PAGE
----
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Making the Grade: Experts view Future Ready Index as a step in the right direction
Making the Grade

Making the Grade: Experts view Future Ready Index as a step in the right direction

From the Making the Grade: Breaking down the Future Ready Index and its impact on area school districts series

The health of a school is like the health of a person.

No single measurement can pinpoint a condition or help develop a treatment plan.

“You go to the doctor’s office and get all kinds of checks,” said Michael Gogoj, director of curriculum and instruction for Carlisle Area School District.

“One number doesn’t tell a story, but if you have the blood pressure, the cholesterol and body mass index, then you have information you can use to make decisions.”

Gogoj was comparing the Future Ready PA Index, launched by Pennsylvania in 2018, to past methods used to assess the performance of public education in Pennsylvania. Experts say methods like the School Performance Profile relied too much on data from a single high-stakes standardized test given on one day during the course of an academic year.

Broader approach

“Pennsylvanians wanted a more holistic tool for evaluating schools,” said Eric Levis, press secretary for the state Department of Education. “In 2015, Gov. Wolf charged the department with developing a new school measurement tool that would include a broader set of meaningful indicators.”

Over a period of three years, PDE leaders met with educators, parents, advocates, policymakers and business leaders to determine how the new tool should look, Levis said. The result was the Future Ready Index that lists indicators in three categories: State assessment measures, on-track measures and college and career measures.

The first category looks at academic proficiency as measured on the Pennsylvania System of State Assessment tests given to students in grades 3-8 and the Keystone Exams given in high school. It compares the percentage of students in each school who score proficient or advanced to an annual statewide average and to a statewide goal set for 2030. It also looks at whether students in each school are achieving growth standards in each grade and subject area.

The second category, on-track measures, compares student attendance rates to a statewide average. It also looks at the proficiency rates of students in grade 3 reading and grade 7 math. Research has shown a correlation between student performance and future academic success in those two grade levels and subject areas.

The third category tracks student exposure to rigorous courses of study and to college and career activities and experiences by grades 5, 8 and 11. The category also compares the graduation rate of a high school to a state average and charts the breakdown percentage of graduating seniors who enter the workforce, enlist in the military or enroll in an institution of higher education.

“The index recognizes that students, and the schools that serve them, are more than just results on standardized tests,” Levis said. The collection of indicators helps to demonstrate how well schools are preparing students for post-secondary success, he said.

New direction

“Educators in Pennsylvania view the index as an important step in the right direction,” said Chris Lilienthal, a spokesman for the Pennsylvania State Education Association, the union representing 181,000 teachers and pupil services specialists statewide. “It replaces a system heavily focused on standardized test scores with multiple measures to track student achievement.”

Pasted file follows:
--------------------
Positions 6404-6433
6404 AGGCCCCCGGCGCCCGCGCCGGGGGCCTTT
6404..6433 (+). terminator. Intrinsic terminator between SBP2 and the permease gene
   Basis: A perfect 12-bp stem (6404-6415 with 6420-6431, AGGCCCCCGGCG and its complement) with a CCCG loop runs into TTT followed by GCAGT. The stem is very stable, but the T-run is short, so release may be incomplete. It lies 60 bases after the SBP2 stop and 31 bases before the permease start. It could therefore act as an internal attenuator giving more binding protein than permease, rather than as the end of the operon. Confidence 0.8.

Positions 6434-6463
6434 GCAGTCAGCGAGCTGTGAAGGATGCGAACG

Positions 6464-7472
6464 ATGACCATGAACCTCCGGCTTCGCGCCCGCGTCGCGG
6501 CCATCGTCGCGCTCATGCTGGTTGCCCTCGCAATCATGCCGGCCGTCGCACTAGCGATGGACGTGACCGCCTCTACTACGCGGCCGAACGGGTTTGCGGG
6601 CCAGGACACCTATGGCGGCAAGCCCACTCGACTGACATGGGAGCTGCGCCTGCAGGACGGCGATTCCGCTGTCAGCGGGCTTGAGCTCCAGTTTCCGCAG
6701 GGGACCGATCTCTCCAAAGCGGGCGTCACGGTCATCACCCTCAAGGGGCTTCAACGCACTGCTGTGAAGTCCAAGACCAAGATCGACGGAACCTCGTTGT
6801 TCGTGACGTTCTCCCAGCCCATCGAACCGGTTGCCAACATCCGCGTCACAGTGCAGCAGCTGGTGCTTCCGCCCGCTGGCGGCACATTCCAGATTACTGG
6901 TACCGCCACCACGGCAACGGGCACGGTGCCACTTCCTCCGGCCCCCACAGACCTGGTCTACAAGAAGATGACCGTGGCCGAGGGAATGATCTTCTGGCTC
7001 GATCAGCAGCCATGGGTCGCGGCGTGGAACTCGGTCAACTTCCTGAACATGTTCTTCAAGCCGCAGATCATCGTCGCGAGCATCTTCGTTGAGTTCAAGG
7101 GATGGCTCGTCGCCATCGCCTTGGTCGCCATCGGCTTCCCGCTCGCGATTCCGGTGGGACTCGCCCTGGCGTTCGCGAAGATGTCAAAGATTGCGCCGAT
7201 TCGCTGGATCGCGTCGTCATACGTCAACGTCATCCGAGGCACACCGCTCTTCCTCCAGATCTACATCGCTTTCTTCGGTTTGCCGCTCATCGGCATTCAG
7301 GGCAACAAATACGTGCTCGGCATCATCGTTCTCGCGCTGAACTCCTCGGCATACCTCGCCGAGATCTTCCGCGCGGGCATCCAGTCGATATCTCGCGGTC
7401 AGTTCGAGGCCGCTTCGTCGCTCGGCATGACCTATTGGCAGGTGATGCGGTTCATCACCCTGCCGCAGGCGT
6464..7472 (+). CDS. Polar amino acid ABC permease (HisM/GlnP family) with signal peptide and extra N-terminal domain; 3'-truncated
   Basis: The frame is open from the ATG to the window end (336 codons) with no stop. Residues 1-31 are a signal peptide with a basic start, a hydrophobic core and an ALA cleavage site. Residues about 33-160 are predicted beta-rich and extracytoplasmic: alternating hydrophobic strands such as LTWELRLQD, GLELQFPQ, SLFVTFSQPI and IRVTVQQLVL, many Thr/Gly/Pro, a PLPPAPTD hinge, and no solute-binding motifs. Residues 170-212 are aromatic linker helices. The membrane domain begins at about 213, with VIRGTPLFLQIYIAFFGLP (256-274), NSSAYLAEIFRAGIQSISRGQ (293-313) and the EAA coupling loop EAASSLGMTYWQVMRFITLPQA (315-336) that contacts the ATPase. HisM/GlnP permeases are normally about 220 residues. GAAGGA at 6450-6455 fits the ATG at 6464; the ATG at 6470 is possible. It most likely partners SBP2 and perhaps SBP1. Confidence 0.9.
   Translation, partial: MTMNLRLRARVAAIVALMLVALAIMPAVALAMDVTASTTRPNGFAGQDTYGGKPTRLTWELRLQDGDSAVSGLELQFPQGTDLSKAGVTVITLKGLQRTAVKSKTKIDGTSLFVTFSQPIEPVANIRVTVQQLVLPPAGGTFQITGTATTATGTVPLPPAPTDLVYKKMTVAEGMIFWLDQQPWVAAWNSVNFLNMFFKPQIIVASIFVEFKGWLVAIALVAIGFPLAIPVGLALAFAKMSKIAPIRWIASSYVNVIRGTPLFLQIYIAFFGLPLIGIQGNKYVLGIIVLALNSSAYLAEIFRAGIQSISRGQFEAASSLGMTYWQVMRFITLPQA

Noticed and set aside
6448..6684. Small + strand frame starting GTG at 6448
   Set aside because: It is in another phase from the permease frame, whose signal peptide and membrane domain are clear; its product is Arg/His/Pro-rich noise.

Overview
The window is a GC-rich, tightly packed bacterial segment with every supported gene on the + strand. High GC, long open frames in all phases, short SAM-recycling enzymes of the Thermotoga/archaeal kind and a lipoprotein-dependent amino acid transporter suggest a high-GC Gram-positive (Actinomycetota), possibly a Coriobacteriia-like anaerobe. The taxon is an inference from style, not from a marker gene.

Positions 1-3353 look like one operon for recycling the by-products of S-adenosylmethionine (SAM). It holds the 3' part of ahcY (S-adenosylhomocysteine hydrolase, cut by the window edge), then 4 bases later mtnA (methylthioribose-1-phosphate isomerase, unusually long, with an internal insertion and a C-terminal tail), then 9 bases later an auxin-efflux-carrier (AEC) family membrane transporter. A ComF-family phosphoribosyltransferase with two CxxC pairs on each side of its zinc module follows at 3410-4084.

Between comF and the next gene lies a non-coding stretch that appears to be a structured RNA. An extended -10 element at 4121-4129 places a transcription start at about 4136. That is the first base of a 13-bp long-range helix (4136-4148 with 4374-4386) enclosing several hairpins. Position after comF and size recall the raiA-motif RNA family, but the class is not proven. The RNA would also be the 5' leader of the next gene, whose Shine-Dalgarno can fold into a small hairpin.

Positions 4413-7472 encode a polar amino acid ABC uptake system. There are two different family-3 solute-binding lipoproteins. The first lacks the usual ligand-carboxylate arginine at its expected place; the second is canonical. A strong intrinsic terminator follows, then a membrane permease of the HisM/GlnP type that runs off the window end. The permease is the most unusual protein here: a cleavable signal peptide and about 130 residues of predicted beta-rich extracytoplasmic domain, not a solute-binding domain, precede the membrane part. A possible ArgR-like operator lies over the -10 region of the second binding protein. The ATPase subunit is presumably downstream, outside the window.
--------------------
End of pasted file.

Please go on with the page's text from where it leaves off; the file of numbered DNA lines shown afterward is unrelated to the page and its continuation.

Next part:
The index was born of a process where experts with classroom experience and knowledge of how students learn had a seat at the table, Lilienthal said. PSEA members view the index as a fairer method because it places a greater weight on identifying areas of academic growth and progress in schools where there is a higher percentage of economically disadvantaged students, he said.

“It levels the playing field for districts of all different sizes, resources and demographics,” said Fred Withum III, superintendent of the Cumberland Valley School District.

Gogoj agreed. “What it’s trying to do is shine a light on different parts of a school and a district rather than give a summative number or grade,” he said. “It allows the reader to make some judgments.”

Unlike previous methods, the index uses a dashboard approach to show performance trends among different groups including English language learners, students with disabilities and students from different ethnic groups.

“Compared to where we were as a state, it’s absolutely an improvement,” said Richard Fry, superintendent of Big Spring School District and president of the Pennsylvania Association of School Administrators. Fry called the index “a bit more holistic” in that it lends some focus to career and life readiness that was much needed.

While the process has evolved, the index still relies too much on standardized test scores for grades three to eight, Fry said. He would prefer the state put more trust in school districts to develop and pursue a local accountability model to frame their own set of expectations and core principles.

“Districts can’t do that on their own,” Fry said on developing the model. “The state would have to give us some flexibility. It would probably take a cohort of districts to come together and look at different ways we are going to measure. It’s going to be more qualitative than quantitative.”

States like Massachusetts, Texas and Vermont are taking the lead in formulating a local accountability model for school districts to use, Fry said. Big Spring drew upon the input of its residents to help administrators develop a Profile of a Graduate that defined career pathways based on what the community values, he added.

Email Joseph Cress at


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